An attack at a Kenya refugee camp earlier this month that left two gay men with second-degree burns has once again drawn attention to the plight of LGBTQ refugees and asylum seekers who live there.
A press release the Minnesota-based Black Immigrant Collective sent to the Washington Blade last week notes “petrol bombs were thrown into a group of LGBTQ+ refugees, allies and their children who live in” Block 13 of the Kakuma refugee camp on the morning of March 15.
“This attack not only set people on fire, but also destroyed beddings and personal belongings as many of the refugees sleep in the open air,” reads the press release.
The press release also notes the men who are described as “organizers” suffered second-degree burns throughout their bodies.
Gilbert Kagarura, a human rights activist and refugee from Uganda who lives in Block 13, on Tuesday sent the Blade a series of pictures of the two men that show burns on their arms, legs and other parts of their bodies. Shifra, an 18-year-old refugee who also lives in Block 13, on March 24 during a virtual press conference the Black Immigrant Collective and other advocacy groups and human rights activists in the U.S., Kenya and elsewhere around the world organized recalled the attack.
“I thought we were all going to die,” said Shifra. “Everyday I relive this horrible experience that I have.”
The U.N. Refugee Agency in a March 25 statement notes it “organized” the men’s transfer to a hospital in Lodwar, a town that is roughly 75 miles away from the camp. The men are now receiving treatment at a public hospital in the Kenyan capital of Nairobi.
“UNHCR organized their transfer to a regional hospital in Lodwar and, following expert advice from burn specialists, to a Nairobi hospital,” says UNHCR in its press release. “Both are receiving specialized treatment for their burns and progress in their recovery is being closely monitored by the local medical team and a UNHCR doctor.”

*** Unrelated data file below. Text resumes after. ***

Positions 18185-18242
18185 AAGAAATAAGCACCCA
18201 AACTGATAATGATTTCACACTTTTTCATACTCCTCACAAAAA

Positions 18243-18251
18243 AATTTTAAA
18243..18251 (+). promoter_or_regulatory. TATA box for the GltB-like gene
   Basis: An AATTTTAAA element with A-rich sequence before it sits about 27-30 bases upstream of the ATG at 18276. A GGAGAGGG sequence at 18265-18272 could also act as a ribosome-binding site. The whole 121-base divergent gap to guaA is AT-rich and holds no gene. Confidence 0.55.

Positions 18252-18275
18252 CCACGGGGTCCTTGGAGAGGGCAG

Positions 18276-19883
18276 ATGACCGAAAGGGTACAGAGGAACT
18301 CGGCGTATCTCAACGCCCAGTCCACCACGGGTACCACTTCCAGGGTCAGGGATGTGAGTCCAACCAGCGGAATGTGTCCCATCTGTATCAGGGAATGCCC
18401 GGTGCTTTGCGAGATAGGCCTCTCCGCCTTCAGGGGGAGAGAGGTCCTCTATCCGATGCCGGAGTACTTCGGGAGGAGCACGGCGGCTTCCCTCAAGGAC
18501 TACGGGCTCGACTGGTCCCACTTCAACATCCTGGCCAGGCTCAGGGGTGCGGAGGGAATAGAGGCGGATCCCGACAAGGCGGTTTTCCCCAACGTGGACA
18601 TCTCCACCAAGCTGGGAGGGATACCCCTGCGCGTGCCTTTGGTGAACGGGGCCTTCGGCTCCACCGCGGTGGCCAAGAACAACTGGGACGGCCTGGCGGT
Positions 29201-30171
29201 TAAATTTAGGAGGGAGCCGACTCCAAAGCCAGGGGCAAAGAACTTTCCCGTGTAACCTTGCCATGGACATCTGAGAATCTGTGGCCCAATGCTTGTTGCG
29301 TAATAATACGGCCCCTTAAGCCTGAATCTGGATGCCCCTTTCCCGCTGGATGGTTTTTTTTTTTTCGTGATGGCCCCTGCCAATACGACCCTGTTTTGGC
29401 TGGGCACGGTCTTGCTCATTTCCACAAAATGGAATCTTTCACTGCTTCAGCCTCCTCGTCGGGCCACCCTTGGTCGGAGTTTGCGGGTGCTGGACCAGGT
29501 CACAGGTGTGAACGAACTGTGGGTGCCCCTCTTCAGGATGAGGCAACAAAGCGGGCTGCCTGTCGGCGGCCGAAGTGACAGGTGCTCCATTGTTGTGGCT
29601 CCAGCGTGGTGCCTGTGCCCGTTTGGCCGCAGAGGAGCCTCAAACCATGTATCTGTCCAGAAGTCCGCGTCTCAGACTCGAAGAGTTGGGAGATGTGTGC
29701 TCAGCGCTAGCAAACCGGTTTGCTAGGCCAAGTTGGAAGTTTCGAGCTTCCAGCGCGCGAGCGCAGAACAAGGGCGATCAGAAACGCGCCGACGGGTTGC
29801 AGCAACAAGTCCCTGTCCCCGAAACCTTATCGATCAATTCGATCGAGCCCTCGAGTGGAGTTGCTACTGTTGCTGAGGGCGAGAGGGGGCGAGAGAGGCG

Kakuma, which is located in northwest Kenya near the country’s border with Uganda and South Sudan, is one of two refugee camps the UNHCR operates in the East African nation. The other, Dadaab, is located near Kenya’s border with Somalia.
Kagarura told the Blade that UNHCR created Block 13 within a section of the camp known as Kakuma 3 in May 2020.
The press release the Blade received from the Black Immigrant Collective notes “most of the 135 refugees at Block 13 fled Uganda for Kakuma when the anti-gay bill was introduced.”
Ugandan President Yoweri Museveni in 2014 signed his country’s Anti-Homosexuality Act, which imposed a life sentence upon anyone found guilty of repeated same-sex sexual acts. The law was known as the “Kill the Gays” bill because it once contained a death penalty provision.
Scott Lively, an anti-LGBTQ evangelical pastor from Massachusetts, is among those who urged Ugandan lawmakers to support the measure. Uganda’s Constitutional Court eventually struck down the Anti-Homosexuality Act on a technicality, but consensual same-sex sexual relations remain criminalized in the country.
UNHCR defends efforts to protect LGBTQ refugees